Sometimes two firewalls will be in failover pair but for some reason one or both will turn failover off. What happens to the firewalls in this situation? Do both go active? Does one stay in standby? Great questions!
Reasons for failover to turn off on its own
The ASA may suddenly turn failover off. That is, the command ‘no failover’ will be executed automatically in some situations. Here are some example situations when that may happen:
- If the licenses do not match
- If the modules do not match
It’s not clear what else will cause this since Cisco just documents what is required for failover to work. They don’t explain what will happen if you don’t meet those requirements. Will failover just fail or will the commands be removed?
Sample message when the license does not match and failover is turned off.
What will happen when failover is turned off
If you have a failover pair that is working correctly and you turn failover off ‘no failover’ on the active unit, the failover link will stop sending packets between the two firewalls. However, the states will stay the same. The active unit will remain active and the standby unit will remain in standby state. The standby unit will continue to be standby until a failover event takes place.
Checking the state of failover when failover is turned off
If the firewall has failover commands and a history of being in a pair it can still have a state of being active or standby. There are two ways to check this.
The first way to check is to change the prompt. Go into config mode and do
prompt hostname priority state (must be done from system context in a multi context firewall). This will change the prompt to look something like this:
Notice in the prompt it indicates whether the device is active or standby even with failover turned off.
The second method is to do the command
show failover. This will give the following results:
Active: Failover Off
Standby: Failover Off (pseudo-Standby)
What does it mean if the firewall is in pseudo-standby
Pseudo-standby means that failover is turned off but this firewall is still in standby mode. This means the firewall will take the standby IP addresses of all interfaces. So if an interface has a configuration like this:
Then the pseudo-standby ASA will have the IP of 192.168.1.2. You can check this by doing
show ip and looking at the second section titled “Current IP Addresses”.
Conducting a failover event even with failover off
It’s possible to switch the state of a firewall even when failover is turned off. Doing this is the same as doing it when it is turned on. The commands are:
no failover active will put the firewall in a standby state
failover active will put the firewall in an active state
If failover is turned off and the standby unit reboots it will come back as active.
MAC address problems
In the following scenario there will be duplicate MAC addresses. Suppose there is a failover pair and the secondary unit is active when failover is turned off. This means the secondary unit has the MAC of the primary firewall and the primary has the mac of the secondary firewall. If the secondary unit reboots it will have no memory of what the MAC was for the primary unit and use it’s own MAC address. This means that now both firewalls are using the same MAC address.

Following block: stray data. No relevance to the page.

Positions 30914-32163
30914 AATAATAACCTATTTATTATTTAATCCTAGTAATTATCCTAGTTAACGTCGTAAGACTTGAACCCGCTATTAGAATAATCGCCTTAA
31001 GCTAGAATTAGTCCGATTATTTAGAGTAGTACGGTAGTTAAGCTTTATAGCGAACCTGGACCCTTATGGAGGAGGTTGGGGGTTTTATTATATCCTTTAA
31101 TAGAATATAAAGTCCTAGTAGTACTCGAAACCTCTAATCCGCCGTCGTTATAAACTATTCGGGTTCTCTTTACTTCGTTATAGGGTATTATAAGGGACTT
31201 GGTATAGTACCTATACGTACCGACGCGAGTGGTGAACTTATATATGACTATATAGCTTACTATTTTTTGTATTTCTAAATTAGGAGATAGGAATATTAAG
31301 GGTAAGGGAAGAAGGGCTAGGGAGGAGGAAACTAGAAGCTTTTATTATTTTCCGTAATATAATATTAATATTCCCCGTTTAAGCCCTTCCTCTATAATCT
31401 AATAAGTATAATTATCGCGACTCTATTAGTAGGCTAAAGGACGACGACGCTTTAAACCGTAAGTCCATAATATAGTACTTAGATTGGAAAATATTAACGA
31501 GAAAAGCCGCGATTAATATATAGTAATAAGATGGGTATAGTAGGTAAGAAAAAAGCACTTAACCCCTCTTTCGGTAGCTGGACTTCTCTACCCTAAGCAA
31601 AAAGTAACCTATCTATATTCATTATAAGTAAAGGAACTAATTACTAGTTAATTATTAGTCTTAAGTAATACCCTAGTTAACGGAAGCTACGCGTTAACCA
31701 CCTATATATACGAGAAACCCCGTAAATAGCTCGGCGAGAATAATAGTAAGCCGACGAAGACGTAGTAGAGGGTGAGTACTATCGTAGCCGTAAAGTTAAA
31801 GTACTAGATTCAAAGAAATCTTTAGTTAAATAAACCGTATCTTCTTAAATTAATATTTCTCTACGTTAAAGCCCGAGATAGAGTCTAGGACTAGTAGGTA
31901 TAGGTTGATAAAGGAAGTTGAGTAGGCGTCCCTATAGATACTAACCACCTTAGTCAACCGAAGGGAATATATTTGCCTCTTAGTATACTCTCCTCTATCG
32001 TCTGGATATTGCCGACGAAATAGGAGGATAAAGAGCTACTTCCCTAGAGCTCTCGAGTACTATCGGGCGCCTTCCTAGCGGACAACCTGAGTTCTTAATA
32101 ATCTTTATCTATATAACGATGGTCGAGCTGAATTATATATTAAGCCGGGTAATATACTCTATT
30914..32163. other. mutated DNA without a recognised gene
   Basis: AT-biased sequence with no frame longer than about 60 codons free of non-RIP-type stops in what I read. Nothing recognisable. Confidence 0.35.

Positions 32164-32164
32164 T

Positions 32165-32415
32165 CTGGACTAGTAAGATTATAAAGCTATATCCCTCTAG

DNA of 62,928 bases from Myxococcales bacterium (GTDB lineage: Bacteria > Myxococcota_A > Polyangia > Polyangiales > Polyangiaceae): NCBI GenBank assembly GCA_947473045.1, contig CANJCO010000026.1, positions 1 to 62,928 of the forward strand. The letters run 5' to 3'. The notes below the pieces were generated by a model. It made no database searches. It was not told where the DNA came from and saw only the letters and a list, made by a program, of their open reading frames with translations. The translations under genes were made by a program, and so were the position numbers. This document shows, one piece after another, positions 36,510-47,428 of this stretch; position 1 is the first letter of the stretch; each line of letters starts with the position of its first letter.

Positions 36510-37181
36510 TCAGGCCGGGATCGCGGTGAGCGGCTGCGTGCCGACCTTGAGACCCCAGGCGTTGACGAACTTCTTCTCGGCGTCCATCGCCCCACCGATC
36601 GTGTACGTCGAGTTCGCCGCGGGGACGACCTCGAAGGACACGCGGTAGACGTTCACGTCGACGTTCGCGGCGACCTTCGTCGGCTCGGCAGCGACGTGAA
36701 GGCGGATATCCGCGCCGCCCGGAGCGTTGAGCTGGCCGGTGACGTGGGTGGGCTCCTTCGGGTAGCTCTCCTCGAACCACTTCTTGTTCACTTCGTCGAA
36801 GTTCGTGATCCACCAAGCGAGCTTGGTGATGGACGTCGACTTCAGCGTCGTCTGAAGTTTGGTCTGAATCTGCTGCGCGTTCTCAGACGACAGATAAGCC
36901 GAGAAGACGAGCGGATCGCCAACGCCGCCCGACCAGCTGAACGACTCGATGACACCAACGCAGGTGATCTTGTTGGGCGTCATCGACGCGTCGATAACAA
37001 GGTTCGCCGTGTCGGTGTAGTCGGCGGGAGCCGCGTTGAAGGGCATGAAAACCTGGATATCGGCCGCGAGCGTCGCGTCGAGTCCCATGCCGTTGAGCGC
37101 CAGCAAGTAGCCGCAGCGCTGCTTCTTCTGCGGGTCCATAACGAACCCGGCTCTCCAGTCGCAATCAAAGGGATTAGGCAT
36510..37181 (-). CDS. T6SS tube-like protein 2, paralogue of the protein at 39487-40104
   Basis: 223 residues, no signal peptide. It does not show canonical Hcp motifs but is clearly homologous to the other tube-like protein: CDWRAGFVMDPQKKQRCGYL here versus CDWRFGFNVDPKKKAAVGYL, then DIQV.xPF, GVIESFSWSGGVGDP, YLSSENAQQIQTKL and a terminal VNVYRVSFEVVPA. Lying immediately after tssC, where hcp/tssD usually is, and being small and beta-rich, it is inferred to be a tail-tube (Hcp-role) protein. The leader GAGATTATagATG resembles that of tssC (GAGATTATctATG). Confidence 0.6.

To fix this simply give one firewall a unique MAC to use. Do this by setting the MAC on the interface like this:
If the firewall is active it will use the first MAC and if the firewall is pseudo-standby it will use the second MAC.
Turning failover back on
Upon bringing the two firewalls back into the failover group again it’s important to do it in a deliberate way. You want the correct ASA and configuration to act as active and sync the config to the standby unit. You do not want a perhaps outdated config on an old ASA to push it’s config to the ASA which has the newer config. You also don’t want to trigger an unexpected reload.
Snippet from Cisco website:
Configuration synchronization occurs when one or both devices in the failover pair boot. Configurations are always synchronized from the active unit to the standby unit. When the standby unit completes its initial startup, it clears its running configuration (except for the failover commands needed to communicate with the active unit), and the active unit sends its entire configuration to the standby unit.
The active unit is determined by the following:
If a unit boots and detects a peer already running as active, it becomes the standby unit.
If a unit boots and does not detect a peer, it becomes the active unit.
If both units boot simultaneously, then the primary unit becomes the active unit, and the secondary unit becomes the standby unit.
If we have access to both firewalls then ideally we would want to enable the pair by doing the following:
- On the one you want to be standby, verify it is in pseudo-standby mode and turn failover off
- Verify no MAC address conflicts will take place.
- Connect any cables that need to be connected to the firewalls (failover, outside, inside, etc).
- On the one you want to be active, verify it is in active mode and then enable failover.
- Check the active unit by doing
show failoverto verify it’s not failed. If it’s in a failed state troubleshoot as needed to make it not failed.
- On the standby unit enable failover.
Another way to force a unit to be standby during rejoining is to disconnect a cable or shutdown a monitored interface on the standby unit. This should make the unit in a failed state and therefor not try to become active.